Executive Producer Alan Poul has a long list of distinguished credits, particularly with HBO, having worked on shows like Six Feet Under, The Newsroom, and Westworld. Now, Poul is producing the newest series from HBO, Tokyo Vice, which covers the memoir by journalist Jake Adelstein, who was the first American to be assigned to the Tokyo crime beat in the 1990s. The series stars Ansel Elgort, Ken Watanabe, Rachel Keller, Ella Rumpf, Shô Kasamatsu, and Tomohisa Yamashita. The pilot episode is directed by veteran filmmaker Michael Mann, with J.T. Rogers acting as showrunner.
Screen Rant spoke with Poul about what made Tokyo Vice a good fit for HBO, what Michael Mann brought to the project, shooting entirely in Japan, and the expectations for the show beyond season one.
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Screen Rant: Alan, you worked on one of my favorite shows of all time, Six Feet Under…
Alan Poul: Thank you.
Screen Rant: What makes HBO the right home for something like Tokyo Vice?
Alan Poul: You know, my whole career I’ve only been interested in telling stories that were character driven and stories that are about complex, f*cked up, grown-up characters who try to do the right thing and end up doing the wrong thing for all the right reasons and for those kind of complex and sometimes more literary type stories, I feel like HBO has always had an affinity, always more interested in diving deeply into the character than in creating plot for plot’s sake and so I’ve been very fortunate to do a lot of work for them over the years.
Screen Rant: So, Michael Mann’s involvement shines a light on the show, especially since he’s so well known, particularly for Miami Vice…
Alan Poul: Yeah, yeah, there’s no similarity there, you know that right? [laughter]
Screen Rant: Yes, obviously. Very different shows. I’m curious what did [Mann] contribute to help shape Tokyo Vice into what it is?
Alan Poul: I think Jake’s [Adelstein] book existed and J.T. Rogers, our writer, is a brilliant playwright who came in with an entire structure for the season already worked out. But, this show, you have to be able to watch it and feel it and taste it and smell it and it has to have a really dense, sensuous sense of a really saturated, very full environment and that’s something that Michael is a master of, so, in terms of setting up Tokyo, which is, in many ways, our main character, and giving Tokyo full life on the screen, that’s the king of thing that Michael is so brilliant at doing.
Screen Rant: And you guys filmed in Japan for the entire show, correct?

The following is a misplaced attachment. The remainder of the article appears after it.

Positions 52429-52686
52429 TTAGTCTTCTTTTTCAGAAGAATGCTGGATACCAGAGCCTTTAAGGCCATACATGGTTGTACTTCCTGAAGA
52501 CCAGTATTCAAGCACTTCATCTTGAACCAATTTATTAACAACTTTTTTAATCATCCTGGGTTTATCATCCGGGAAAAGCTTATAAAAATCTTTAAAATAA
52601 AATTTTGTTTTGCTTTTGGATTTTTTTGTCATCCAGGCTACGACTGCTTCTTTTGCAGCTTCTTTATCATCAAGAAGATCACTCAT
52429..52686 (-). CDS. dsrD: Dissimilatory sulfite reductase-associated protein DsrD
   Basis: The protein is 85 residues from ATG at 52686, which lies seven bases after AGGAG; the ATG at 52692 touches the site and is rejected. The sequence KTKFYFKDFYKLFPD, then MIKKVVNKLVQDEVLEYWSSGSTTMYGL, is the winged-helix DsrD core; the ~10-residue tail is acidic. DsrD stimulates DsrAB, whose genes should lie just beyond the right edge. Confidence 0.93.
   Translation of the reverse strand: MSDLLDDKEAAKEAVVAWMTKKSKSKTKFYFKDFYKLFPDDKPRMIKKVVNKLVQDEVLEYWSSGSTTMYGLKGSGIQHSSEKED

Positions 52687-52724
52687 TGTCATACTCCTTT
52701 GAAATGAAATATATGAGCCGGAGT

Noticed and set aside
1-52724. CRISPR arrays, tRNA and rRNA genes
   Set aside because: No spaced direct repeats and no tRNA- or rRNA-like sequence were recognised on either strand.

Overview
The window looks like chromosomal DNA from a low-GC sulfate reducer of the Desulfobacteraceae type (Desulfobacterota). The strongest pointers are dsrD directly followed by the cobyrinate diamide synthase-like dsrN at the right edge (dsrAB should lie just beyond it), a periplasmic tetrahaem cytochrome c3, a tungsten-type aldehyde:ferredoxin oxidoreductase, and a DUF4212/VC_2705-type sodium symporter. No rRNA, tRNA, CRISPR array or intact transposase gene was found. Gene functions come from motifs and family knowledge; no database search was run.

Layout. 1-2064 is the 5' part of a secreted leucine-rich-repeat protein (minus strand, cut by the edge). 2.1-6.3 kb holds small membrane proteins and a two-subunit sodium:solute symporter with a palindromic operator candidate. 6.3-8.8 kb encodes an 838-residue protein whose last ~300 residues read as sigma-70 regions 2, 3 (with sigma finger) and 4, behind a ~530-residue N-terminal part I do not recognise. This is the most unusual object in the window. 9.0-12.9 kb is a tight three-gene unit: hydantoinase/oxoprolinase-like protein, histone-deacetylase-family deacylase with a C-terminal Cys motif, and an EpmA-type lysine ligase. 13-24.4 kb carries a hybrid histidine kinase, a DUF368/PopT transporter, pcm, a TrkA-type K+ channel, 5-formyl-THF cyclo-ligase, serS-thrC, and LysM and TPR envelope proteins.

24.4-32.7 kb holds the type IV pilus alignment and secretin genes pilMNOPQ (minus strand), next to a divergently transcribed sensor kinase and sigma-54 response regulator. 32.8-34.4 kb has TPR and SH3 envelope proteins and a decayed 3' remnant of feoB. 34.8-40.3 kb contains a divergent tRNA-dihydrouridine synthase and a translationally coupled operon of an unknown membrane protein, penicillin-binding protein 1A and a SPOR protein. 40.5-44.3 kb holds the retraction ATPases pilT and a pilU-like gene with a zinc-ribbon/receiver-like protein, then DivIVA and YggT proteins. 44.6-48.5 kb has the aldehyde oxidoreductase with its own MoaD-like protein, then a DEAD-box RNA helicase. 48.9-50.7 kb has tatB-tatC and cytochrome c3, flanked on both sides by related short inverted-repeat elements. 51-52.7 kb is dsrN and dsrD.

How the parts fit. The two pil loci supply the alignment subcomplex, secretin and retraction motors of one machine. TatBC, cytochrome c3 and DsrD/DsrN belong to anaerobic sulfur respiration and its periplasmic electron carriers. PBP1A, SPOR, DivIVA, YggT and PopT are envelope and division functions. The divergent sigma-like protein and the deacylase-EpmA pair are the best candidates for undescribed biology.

Alan Poul: A hundred percent. A hundred percent in and around Tokyo and that’s never been done, I mean, for a non-Japanese show, it’s never been done.
Screen Rant: And you can feel it, too. Just watching the episodes you feel immersed in that environment top to bottom-
Alan Poul: That makes me happy, because it’s easier and it’s cheaper to shoot what you need to shoot in Tokyo and then get out and go recreate it, whether it’s in Taiwan or in Vancouver, but we were very committed to authenticity, we were very committed to shooting it in its entirety in Japan and it didn’t make it easier and it didn’t make it cheaper, but I think it makes it better.
Screen Rant: So there’s at least 12 years worth of Jake Adelstein’s story. What’s the endgame for this? Is it being planned out for multiple seasons or are you shooting for a one-and-done and see what happens. What’s the overall structure that audiences can expect?
Alan Poul: How far have you seen, Paul?
Screen Rant: I’ve gotten through episode three.
Alan Poul: Three, okay. So, the season is very active. The entire season actually takes place over a fairly compressed period of time. And, when you get to the end of it big things happen and big stories are closed and you know you’re at the end, but you’re not at the end of the story. We want to keep going. I’m not going to say twelve years, but we hope to have several more seasons to come.
Screen Rant: For this type of show, is this something you’re trying to keep all the main players, including the creative crew throughout?
Alan Poul: Yeah, we’ve become a very tight family. J.T. and I are very bonded and, I don’t know if you know, but J.T. Rogers who created the show and was the main writer, went to high school with Jake Adelstein. That’s how that connection happened.
Screen Rant: Really?
Alan Poul: Yes, they go back to Columbia, Missouri when they were 15 years old. So, there is already kind of a familial bond holding the show together.
Check out our other Tokyo Vice Interviews with Ansel Elgort & J.T. Rogers and Ken Watanabe as well.
Next: Tokyo Vice Trailer Reveals Ansel Elgort Diving Into Japan’s Criminal Underworld
Tokyo Vice begins streaming on April 7th on HBO Max.
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About The Author
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Paul Shirey is a senior news writer for Screen Rant. Formerly the Editor-in-Chief of JoBlo.com, he has over a decade of writing and reporting about the entertainment industry and has covered everything from Comic Con to CinemaCon to Star Wars Celebration, as well as covering numerous set visits and junkets all over the world. He is passionate about film, comics, TV and spends way too much on collectibles. A proud father, a combat veteran, dog lover, gym rat, coffee enthusiast and all around equal opportunity doughnut devourer, you can follow his daily exploits on Twitter and Instagram, as well as YouTube Videos on The Arctic Ninja Network.
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